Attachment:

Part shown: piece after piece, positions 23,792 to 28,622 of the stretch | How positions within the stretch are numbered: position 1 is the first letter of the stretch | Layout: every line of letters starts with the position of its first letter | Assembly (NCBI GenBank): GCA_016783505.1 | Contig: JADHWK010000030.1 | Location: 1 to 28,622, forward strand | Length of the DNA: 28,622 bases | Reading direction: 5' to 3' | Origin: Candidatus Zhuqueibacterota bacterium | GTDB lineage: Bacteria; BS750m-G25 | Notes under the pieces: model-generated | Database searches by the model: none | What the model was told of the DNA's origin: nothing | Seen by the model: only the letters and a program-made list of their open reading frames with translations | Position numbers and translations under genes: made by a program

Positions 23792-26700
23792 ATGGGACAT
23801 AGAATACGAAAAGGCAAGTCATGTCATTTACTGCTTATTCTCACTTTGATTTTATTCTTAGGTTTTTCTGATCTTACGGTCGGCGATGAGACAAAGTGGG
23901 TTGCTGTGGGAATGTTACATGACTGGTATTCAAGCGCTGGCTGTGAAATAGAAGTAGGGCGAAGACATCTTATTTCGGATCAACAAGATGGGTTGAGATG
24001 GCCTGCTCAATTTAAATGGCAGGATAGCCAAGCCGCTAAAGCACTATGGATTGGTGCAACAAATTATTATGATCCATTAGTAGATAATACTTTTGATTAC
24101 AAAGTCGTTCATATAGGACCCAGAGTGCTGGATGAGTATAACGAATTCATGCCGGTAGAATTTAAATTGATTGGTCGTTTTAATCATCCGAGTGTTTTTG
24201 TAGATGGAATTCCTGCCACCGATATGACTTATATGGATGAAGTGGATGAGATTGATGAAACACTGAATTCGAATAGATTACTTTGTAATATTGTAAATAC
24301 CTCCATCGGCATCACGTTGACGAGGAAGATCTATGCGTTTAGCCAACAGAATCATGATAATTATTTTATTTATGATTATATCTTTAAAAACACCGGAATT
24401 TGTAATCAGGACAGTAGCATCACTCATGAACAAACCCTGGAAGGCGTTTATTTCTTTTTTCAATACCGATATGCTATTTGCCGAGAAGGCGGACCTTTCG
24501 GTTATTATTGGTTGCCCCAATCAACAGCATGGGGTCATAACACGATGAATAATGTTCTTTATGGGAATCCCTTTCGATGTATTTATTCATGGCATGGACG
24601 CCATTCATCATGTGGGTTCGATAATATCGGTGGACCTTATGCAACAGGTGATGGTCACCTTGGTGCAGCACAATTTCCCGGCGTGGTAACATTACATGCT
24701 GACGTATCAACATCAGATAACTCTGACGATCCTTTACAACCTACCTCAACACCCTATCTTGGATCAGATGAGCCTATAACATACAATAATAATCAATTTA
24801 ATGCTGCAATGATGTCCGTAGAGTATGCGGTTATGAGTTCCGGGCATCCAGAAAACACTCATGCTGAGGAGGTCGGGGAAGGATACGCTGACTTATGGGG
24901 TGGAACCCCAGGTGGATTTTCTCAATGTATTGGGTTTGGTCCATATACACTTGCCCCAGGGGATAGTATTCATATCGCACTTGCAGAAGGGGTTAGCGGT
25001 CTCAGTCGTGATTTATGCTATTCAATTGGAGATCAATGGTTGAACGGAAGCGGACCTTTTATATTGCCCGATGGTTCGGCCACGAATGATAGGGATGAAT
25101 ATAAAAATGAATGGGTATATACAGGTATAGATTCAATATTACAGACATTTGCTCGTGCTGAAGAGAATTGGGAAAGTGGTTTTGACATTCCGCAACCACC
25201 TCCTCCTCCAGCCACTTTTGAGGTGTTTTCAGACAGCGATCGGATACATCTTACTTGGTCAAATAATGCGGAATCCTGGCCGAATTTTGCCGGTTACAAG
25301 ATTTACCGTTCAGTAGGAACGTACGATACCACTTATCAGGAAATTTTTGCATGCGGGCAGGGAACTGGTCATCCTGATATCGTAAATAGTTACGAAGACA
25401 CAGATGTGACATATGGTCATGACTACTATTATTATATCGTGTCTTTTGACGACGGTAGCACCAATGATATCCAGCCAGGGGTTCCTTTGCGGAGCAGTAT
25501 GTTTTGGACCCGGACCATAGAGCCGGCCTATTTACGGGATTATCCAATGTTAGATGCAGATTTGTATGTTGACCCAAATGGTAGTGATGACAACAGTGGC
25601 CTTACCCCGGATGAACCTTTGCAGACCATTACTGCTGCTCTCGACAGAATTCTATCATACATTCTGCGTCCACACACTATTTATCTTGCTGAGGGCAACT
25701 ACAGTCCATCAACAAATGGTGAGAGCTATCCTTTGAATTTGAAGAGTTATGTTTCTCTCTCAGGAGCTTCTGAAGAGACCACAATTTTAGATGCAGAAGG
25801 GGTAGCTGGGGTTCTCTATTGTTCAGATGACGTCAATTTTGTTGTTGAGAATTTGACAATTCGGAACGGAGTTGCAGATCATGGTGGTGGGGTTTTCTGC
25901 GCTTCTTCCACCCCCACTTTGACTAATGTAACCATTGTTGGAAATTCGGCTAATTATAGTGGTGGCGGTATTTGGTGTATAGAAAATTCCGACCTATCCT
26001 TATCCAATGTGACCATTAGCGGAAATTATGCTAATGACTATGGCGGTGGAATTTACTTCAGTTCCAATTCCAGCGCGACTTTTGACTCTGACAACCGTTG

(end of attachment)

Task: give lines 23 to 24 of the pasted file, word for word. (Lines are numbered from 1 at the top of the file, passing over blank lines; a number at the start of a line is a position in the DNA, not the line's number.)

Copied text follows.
25701 ACAGTCCATCAACAAATGGTGAGAGCTATCCTTTGAATTTGAAGAGTTATGTTTCTCTCTCAGGAGCTTCTGAAGAGACCACAATTTTAGATGCAGAAGG
25801 GGTAGCTGGGGTTCTCTATTGTTCAGATGACGTCAATTTTGTTGTTGAGAATTTGACAATTCGGAACGGAGTTGCAGATCATGGTGGTGGGGTTTTCTGC